Town & Country Garden Club News
Tue, 06/21/2016 - 2:46pm Douglas1
Wednesday, June 22, 2016
Kathleen Taylor, Town & Country Garden Club
Mr. Mike Tanner and wife Arlene Tanner presented a program on propagation and rooting plants. What is propagation? Sexual (seed) and asexual (cloning).
The Town and Country Garden Club of Douglas, Georgia held their April 26, 2016, meeting on Tuesday at the Coffee County High School. Mr. Mike Tanner and wife Arlene Tanner presented a program on propagation and rooting plants. What is propagation? Sexual (seed) and asexual (cloning).
Make softwood cuttings from current season’s growth nearby mature foliage. Cut on slant, 2.6 inches long (clip large leaves to half size), and dust bottom inch of stem with hormone powder which excites plant cells. This speeds root growth and helps propagate difficult types. Slant treated cuttings so all leaves receive light, sand, and vermiculite are good rooting mediums. Broadleaf evergreens prefer a mixture of peat moss, sand, and perlite. Wet thoroughly before and after placing cuttings in soil. Wet sparingly from then on. Cuttings may be rooted in plastic. Spread moist sphagnum moss on plastic, add treated cuttings, roll up and tie.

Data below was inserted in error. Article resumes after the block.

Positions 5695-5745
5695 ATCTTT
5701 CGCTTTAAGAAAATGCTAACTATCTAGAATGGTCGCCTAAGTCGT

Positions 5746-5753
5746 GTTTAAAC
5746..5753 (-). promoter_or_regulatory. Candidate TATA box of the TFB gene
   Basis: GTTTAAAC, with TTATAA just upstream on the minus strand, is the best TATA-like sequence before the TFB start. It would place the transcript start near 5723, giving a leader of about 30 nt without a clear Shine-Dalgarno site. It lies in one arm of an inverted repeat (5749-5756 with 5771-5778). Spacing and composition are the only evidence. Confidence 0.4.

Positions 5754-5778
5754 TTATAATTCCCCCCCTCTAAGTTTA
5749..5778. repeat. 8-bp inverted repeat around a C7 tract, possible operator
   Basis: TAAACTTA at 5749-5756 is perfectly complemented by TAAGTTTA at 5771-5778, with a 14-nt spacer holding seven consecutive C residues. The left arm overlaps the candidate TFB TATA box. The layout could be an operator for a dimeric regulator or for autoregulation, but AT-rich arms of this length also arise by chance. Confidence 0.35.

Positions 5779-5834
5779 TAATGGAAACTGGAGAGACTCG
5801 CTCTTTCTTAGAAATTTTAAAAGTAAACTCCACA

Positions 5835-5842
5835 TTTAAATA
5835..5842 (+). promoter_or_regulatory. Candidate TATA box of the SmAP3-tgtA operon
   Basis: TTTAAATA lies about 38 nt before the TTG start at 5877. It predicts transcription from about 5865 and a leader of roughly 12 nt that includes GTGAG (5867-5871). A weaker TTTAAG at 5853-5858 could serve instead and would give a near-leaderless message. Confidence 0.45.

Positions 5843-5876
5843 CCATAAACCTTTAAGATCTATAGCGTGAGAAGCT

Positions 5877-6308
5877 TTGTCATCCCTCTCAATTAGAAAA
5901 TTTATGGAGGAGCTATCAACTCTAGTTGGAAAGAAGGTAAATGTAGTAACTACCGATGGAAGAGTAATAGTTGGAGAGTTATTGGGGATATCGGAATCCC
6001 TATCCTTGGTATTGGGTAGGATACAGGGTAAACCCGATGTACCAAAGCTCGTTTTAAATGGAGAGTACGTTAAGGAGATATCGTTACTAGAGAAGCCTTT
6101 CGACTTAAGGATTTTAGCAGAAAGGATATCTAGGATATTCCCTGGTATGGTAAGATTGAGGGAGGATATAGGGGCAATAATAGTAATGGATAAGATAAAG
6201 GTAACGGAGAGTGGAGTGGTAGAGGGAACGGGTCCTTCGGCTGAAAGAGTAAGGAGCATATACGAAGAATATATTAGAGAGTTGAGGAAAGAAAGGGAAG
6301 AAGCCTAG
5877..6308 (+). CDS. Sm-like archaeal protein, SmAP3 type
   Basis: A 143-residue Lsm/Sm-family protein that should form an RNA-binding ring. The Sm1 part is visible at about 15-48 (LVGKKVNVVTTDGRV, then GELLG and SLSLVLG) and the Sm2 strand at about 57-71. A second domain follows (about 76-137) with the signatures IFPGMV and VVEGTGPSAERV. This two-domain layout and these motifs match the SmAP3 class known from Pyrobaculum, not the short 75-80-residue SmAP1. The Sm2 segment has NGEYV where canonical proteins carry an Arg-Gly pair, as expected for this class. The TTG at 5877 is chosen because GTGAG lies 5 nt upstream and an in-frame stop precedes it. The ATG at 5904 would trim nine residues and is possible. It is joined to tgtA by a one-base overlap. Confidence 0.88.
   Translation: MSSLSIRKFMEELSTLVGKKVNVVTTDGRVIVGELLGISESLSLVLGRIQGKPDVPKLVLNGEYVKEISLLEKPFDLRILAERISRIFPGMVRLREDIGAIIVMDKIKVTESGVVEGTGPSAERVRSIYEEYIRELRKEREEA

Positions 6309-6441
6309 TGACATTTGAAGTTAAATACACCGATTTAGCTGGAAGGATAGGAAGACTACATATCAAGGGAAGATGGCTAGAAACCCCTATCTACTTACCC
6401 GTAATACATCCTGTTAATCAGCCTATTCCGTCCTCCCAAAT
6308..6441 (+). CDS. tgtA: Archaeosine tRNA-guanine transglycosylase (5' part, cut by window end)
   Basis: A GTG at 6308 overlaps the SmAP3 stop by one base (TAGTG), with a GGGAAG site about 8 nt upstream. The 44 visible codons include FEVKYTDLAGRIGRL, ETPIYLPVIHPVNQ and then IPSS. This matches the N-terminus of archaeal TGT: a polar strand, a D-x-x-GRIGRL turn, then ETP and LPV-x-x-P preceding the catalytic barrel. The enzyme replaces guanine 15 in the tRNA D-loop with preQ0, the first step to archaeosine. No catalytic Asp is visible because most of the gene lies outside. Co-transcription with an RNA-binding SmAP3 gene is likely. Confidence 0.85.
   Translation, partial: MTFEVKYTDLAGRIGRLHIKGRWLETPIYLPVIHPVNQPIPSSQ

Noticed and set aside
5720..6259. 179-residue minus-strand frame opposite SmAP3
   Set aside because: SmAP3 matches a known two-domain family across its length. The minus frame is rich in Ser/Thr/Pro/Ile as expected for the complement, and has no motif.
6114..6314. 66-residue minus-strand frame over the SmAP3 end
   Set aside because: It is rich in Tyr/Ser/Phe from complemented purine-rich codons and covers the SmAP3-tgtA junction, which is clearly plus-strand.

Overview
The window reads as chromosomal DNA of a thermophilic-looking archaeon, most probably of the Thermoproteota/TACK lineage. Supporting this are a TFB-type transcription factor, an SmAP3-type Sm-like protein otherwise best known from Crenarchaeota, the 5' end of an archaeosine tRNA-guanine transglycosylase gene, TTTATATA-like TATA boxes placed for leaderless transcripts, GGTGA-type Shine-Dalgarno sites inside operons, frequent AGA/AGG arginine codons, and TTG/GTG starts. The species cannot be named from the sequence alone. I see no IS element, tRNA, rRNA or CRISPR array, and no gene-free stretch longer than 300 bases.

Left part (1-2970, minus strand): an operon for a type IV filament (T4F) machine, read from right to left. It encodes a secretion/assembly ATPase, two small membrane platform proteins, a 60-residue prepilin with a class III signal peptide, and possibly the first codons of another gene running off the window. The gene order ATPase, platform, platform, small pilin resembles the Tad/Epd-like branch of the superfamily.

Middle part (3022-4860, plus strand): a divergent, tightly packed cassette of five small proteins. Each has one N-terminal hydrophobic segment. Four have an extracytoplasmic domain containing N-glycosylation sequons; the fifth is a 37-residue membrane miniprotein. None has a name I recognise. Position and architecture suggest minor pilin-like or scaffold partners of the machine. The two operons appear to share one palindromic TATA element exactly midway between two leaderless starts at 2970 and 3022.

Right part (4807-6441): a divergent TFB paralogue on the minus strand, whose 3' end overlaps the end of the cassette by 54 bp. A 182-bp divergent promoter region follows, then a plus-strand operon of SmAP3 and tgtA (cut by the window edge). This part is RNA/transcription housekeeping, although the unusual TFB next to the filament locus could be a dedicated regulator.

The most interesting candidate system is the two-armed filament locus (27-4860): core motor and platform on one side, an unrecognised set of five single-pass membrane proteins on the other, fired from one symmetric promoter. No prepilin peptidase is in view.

Place in light but not sun until rooted. Need not be watered. Air layering on plant itself is not difficult. Notch stem, pack wet sphagnum on notch step, wrap with plastic tie. Cut off when roots form plant. To root by ground layering, bend branch to ground, cut incision where it can contact soil. Dust with hormone and hold down with forked stick.
Cover with light soil mixture and keep moist. Make layers in spring on last year’s wood and fall on current growth. Separate from parent when roots are sturdy.
See the full articles on page 1-B in the Wednesday, June 22, 2016 edition of The Douglas Enterprise.